Superannuation Splitting as part of Property Settlement

Splitting your Superannuation with your former Partner 

If you have superannuation then it may be important for you to know when you can do a Superannuation Split to give some of that superannuation to your former spouse / partner / husband / wife, as part of doing your property settlement .

You will also, need to know how that superannuation split will occur and actually works.

Superannuation is a financial resource and forms part of the property that should be dealt with by the parties as part of their property settlement.

Superannuation may be kept by one party or the Court can make an Order to split the Superannuation between the parties.

Is when you Separated important to be able to do a Superannuation Split?

Since 2002 married couples have been able to get a Court Order (including a Consent Order) for the Superannuation of one Spouse be split, so as to transfer part of one spouse’s superannuation into a superannuation fund in the name of the other spouse.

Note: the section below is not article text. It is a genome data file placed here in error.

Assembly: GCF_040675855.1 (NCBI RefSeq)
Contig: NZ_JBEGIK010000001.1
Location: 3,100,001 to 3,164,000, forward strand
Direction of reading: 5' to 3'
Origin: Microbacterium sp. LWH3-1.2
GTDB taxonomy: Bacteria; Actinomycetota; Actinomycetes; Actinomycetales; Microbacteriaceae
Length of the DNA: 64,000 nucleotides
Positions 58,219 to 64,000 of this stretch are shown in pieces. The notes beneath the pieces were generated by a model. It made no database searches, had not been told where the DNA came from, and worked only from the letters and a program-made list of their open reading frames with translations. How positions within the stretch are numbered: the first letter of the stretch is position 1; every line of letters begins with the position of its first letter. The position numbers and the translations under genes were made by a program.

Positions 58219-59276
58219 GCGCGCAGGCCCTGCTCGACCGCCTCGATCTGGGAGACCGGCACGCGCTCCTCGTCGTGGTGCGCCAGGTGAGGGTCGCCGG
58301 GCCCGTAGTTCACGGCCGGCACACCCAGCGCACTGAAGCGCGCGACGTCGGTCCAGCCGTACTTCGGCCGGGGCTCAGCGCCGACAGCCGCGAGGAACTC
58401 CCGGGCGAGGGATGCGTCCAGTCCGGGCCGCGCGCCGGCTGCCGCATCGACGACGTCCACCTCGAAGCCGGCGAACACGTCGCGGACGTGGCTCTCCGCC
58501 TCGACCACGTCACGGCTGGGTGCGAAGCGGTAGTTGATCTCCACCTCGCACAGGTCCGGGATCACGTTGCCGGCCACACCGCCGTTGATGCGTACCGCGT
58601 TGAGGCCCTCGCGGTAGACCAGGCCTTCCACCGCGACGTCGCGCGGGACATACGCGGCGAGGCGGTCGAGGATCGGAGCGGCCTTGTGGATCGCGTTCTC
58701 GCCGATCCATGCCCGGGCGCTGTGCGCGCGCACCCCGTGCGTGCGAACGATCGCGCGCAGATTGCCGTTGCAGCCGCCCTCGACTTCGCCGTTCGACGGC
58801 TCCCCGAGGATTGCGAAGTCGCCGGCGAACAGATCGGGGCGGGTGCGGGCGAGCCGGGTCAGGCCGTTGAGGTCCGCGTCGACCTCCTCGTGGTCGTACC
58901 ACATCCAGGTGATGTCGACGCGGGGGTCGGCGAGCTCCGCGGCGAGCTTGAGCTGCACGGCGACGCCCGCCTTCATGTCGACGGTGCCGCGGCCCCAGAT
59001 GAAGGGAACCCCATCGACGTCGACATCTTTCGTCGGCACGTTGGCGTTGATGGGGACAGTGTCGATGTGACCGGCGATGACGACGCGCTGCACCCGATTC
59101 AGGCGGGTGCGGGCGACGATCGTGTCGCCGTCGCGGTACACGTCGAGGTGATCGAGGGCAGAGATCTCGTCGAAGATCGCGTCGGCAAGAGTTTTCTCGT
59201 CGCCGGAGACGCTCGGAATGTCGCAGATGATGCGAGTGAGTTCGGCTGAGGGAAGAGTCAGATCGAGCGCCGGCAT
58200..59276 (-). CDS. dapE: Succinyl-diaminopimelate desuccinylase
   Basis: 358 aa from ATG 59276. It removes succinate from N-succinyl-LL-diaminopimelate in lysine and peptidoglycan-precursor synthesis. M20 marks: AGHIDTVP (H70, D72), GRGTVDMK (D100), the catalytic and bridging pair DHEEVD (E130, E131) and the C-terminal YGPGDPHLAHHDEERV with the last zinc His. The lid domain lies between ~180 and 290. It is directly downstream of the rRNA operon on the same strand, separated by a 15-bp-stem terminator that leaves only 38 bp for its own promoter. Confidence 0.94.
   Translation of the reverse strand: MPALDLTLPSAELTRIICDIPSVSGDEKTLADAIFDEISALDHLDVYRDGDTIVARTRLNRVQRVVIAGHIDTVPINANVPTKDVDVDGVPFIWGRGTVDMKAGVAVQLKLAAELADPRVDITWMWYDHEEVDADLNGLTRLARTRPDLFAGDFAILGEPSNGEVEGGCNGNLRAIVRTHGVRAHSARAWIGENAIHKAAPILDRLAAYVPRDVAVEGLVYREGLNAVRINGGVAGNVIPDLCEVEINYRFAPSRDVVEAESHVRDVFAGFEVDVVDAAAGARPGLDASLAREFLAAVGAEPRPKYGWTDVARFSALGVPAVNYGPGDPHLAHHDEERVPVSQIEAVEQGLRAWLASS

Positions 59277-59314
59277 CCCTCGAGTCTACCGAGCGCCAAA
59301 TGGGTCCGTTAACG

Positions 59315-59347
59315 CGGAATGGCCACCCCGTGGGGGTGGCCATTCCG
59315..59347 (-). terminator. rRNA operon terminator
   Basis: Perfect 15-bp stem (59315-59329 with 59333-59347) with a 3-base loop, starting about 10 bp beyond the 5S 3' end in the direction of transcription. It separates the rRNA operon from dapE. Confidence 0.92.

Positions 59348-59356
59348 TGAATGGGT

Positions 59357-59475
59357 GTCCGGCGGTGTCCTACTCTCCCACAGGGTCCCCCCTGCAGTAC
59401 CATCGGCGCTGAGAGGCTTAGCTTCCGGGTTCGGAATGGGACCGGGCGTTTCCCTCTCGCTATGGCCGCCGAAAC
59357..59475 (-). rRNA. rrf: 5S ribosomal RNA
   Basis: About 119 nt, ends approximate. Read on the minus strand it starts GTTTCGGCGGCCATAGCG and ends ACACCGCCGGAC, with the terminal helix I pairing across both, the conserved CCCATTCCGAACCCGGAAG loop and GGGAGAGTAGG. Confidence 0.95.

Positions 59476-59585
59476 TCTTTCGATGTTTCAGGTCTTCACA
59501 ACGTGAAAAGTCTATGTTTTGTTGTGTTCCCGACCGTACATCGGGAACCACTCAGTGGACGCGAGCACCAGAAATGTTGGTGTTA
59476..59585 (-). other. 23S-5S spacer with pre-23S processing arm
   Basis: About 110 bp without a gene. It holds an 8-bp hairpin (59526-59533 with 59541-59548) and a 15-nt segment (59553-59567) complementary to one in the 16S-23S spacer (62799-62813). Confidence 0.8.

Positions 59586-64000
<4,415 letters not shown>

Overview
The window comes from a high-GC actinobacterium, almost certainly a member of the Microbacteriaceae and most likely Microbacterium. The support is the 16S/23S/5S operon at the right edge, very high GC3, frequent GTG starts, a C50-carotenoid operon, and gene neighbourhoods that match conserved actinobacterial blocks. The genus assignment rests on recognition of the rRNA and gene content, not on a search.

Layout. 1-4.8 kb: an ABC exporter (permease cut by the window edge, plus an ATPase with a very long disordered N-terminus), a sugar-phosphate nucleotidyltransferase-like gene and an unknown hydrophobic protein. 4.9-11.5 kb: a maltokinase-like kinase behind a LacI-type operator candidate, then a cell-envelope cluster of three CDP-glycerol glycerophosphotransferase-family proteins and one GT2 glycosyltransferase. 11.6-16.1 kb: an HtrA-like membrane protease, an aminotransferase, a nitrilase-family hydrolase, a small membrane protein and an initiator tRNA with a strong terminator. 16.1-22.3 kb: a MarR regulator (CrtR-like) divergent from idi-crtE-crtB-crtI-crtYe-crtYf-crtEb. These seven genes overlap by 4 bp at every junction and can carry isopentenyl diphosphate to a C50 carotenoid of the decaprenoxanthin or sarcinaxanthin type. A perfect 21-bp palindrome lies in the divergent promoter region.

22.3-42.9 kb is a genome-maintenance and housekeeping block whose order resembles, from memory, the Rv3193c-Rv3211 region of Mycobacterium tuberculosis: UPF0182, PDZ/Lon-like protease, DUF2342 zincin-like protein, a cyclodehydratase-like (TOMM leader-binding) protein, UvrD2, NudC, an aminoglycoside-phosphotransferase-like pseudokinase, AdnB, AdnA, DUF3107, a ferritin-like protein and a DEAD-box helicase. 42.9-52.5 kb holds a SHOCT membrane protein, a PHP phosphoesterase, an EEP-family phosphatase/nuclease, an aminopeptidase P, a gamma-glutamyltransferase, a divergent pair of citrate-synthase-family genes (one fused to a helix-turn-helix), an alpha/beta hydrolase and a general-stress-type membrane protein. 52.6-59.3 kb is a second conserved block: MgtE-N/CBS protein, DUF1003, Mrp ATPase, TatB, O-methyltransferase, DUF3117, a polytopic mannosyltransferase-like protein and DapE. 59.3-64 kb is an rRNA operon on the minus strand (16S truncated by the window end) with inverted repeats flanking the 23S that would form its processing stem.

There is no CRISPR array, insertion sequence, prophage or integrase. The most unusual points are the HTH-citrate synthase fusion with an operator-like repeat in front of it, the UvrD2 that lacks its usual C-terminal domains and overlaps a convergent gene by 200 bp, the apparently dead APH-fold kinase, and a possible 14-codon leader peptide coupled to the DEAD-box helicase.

Former De Facto Partners are also able to apply for superannuation splitting orders, either in a Consent Order, or as part of their Property Settlement Application,  if they separated after:



  • 1 March 2009 for residents of Queensland, New South Wales, Australian Capital Territory, Victoria, Tasmania and the Northern Territory;
  • 1 July 2010 for residents of South Australia.

How does the Superannuation Split actually work?

Superannuation can only be kept or split between the parties.

Superannuation cannot be converted to cash other than in accordance with the normal rules that apply to the Superannuation interest, for example, being able to access it after retirement age or in some hardship cases.

If you do a Superannuation Split as part of your property settlement, the amount of Superannuation of one party will be reduced by an amount chose by you or the Court, and that amount added to the Superannuation of the other party.


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